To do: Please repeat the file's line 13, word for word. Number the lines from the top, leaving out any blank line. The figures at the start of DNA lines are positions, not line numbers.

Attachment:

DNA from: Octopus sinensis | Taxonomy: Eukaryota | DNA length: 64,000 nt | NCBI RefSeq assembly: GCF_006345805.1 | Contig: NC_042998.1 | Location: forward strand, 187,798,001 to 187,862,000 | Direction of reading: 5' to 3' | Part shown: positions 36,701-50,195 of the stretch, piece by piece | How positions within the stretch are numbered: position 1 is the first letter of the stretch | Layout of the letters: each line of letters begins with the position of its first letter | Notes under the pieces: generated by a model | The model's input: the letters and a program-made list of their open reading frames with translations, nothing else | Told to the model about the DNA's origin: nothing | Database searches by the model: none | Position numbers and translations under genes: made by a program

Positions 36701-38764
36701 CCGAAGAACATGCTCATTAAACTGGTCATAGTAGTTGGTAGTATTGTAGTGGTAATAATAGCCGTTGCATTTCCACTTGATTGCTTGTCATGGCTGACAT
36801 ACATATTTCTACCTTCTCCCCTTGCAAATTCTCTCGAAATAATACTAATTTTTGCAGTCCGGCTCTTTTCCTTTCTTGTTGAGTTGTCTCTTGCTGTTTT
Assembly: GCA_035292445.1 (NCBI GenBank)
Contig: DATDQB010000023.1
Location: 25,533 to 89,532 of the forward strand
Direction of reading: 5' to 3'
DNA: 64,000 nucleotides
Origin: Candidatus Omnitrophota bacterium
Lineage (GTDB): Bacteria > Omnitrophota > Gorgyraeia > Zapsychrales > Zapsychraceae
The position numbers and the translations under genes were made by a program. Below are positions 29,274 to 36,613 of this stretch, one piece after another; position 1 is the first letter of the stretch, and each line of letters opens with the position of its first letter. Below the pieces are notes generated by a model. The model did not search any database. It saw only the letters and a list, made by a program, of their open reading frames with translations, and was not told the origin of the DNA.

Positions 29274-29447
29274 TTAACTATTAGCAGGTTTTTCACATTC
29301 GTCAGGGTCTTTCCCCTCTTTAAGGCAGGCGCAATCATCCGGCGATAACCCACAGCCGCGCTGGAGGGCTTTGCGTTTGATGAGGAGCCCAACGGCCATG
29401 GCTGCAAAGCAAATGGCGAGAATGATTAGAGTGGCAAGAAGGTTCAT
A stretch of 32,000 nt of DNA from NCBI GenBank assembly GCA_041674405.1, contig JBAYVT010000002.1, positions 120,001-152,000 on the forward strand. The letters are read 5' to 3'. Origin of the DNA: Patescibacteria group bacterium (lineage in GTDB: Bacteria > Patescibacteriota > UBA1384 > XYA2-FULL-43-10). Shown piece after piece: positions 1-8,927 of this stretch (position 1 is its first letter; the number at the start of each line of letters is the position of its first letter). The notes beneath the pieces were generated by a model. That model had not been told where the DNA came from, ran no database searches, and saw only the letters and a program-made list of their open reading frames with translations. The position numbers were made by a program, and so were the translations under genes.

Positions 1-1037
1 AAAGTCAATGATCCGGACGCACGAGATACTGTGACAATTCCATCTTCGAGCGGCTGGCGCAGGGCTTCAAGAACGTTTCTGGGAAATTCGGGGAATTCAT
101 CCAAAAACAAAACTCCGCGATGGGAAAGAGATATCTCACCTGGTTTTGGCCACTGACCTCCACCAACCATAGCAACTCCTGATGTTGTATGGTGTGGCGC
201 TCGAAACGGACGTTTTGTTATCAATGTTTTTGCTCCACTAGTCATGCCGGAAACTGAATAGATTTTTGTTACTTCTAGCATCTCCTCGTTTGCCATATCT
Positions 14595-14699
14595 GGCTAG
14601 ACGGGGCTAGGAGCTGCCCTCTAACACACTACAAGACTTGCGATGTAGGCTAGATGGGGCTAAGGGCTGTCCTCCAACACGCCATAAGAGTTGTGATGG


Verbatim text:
Positions 29274-29447